French Fries

1777 WordsFeb 3, 20108 Pages
Take me to the fries! "Little fry, who made thee?" In the beginning was the potato. How it found its way from the South American highlands into those little sacks of McDonald's fries is a long, adventurous tale, involving Conquistadors, Marie Antoinette, and Thomas Jefferson. Millionaires have been made and millions more have died from dependence on that simple, innocent potato. Here, then, is the story of the spud, which reached its crowning achievement only once it had been paired with oil. The potato seems to us today to be such a staple food that it is hard to believe that it has only been accepted as edible by most of the Western world for the past 200 years. Our story begins thousands of years ago, in South America—Peru,…show more content…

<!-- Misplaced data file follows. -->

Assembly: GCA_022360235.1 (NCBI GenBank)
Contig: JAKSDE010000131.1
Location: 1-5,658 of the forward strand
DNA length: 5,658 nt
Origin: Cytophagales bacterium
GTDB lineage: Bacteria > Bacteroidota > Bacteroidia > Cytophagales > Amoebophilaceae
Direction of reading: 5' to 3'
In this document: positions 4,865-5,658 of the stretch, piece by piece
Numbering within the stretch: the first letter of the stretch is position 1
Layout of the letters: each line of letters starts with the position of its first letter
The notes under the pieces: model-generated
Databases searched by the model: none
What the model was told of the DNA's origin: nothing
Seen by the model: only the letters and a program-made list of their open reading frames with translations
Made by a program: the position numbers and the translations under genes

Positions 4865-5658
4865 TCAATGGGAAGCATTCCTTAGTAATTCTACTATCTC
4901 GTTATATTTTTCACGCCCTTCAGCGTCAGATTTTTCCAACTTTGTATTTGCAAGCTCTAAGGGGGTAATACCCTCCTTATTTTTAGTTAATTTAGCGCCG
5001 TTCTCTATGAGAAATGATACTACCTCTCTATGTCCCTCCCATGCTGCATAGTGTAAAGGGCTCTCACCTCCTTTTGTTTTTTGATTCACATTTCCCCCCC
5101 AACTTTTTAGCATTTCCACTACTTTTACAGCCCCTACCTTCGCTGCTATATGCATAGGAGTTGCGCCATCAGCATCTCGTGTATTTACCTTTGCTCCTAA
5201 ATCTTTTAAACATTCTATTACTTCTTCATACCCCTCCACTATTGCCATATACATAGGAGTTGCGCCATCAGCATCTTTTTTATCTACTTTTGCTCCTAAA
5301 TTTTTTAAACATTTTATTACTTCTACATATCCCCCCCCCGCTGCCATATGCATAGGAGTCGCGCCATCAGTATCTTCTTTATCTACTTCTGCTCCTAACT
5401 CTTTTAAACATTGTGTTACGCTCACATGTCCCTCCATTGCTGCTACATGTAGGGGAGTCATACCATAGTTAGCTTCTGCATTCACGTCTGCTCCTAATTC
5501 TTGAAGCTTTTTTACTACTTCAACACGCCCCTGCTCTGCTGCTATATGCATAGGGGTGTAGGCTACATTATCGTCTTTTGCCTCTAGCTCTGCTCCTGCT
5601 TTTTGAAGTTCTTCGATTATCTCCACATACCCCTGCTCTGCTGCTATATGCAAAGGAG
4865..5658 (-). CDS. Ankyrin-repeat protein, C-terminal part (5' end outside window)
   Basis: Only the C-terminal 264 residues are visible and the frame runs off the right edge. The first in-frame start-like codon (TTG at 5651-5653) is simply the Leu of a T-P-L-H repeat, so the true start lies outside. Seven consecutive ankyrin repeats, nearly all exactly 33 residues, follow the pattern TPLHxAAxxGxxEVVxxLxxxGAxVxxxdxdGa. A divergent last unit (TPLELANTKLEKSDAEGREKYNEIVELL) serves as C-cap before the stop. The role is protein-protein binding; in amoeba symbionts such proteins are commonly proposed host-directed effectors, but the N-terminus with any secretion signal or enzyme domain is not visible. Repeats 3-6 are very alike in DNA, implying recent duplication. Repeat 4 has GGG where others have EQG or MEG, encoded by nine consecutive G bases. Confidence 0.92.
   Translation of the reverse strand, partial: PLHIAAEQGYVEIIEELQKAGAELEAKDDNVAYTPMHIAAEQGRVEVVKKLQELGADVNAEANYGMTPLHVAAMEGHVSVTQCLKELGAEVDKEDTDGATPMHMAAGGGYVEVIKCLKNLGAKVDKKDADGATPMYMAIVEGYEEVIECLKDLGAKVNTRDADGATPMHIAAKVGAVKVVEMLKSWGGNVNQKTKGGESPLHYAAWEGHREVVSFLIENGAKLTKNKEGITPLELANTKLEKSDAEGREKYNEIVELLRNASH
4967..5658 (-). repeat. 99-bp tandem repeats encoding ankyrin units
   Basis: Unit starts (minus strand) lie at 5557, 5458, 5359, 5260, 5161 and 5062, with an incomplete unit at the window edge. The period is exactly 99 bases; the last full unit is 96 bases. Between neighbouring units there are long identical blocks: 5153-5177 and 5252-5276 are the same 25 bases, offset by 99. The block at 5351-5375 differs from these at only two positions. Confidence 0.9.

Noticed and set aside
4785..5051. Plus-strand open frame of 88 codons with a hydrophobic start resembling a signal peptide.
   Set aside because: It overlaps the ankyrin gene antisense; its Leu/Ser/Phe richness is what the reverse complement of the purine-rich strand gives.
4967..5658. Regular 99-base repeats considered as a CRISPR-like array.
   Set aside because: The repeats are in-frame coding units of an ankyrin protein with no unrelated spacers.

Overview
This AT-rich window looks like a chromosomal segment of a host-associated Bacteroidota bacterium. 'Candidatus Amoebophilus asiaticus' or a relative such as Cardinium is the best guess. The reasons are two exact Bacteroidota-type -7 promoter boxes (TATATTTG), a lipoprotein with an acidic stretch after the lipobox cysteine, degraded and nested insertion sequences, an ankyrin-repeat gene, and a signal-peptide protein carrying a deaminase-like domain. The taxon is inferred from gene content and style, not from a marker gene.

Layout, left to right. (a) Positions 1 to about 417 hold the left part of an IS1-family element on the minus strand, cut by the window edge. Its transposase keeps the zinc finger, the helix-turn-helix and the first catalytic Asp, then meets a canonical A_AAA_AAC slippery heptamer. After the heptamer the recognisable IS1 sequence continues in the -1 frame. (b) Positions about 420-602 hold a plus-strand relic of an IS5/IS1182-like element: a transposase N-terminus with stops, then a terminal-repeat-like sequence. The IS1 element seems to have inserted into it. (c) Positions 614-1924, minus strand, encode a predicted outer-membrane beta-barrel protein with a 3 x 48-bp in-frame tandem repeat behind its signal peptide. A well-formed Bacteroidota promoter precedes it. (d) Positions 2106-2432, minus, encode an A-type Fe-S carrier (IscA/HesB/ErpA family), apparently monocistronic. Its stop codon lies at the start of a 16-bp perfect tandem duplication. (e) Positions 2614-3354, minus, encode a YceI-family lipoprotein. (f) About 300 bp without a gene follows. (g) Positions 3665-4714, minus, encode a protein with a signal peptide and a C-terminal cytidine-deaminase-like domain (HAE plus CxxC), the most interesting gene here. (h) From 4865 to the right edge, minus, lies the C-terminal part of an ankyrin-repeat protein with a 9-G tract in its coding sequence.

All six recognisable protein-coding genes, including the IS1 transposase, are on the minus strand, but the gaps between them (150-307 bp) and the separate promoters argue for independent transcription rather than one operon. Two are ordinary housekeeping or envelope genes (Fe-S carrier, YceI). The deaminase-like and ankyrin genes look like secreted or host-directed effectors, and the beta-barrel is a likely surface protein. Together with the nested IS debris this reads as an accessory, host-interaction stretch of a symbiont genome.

He distributed potatoes and instructions for planting them to the lowly folk, and threatened to cut off the nose of anyone who disobeyed. It was in Germany, too, that the potato met it's greatest ally. Antoine August Parmentier was a French chemist who served as a soldier in the Seven Years War, and was fed only potatoes while in captivity there. When he returned to France, he made it his mission to popularize the tuber, which he felt had beenfriespotat2.gif unjustly rejected by his countrymen. A skillful public relations man, Parmentier published a thesis, "Inquiry into nourishing vegetables that at times of necessity could be substituted for ordinary food" in 1773, and soon afterwards brought a bouquet of potato flowers to the birthday party of King Louis XVI. Graciously accepting the gift, the King promptly placed the flower in his lapel, and his wife, Queen Marie Antoinette, wore them in her hair, and potato flowers quickly became a fashion among the aristocracy. Still, Legrand d'Aussy wrote of the potato, in his 1783 Histoire de la Vie Privee des Francais (History of the Private Life of the French) "The pasty taste, the natural insipidity, the unhealthy quality of this food, which is flatulent and indigestible, has caused it to be rejected from refined households." Parmentier,
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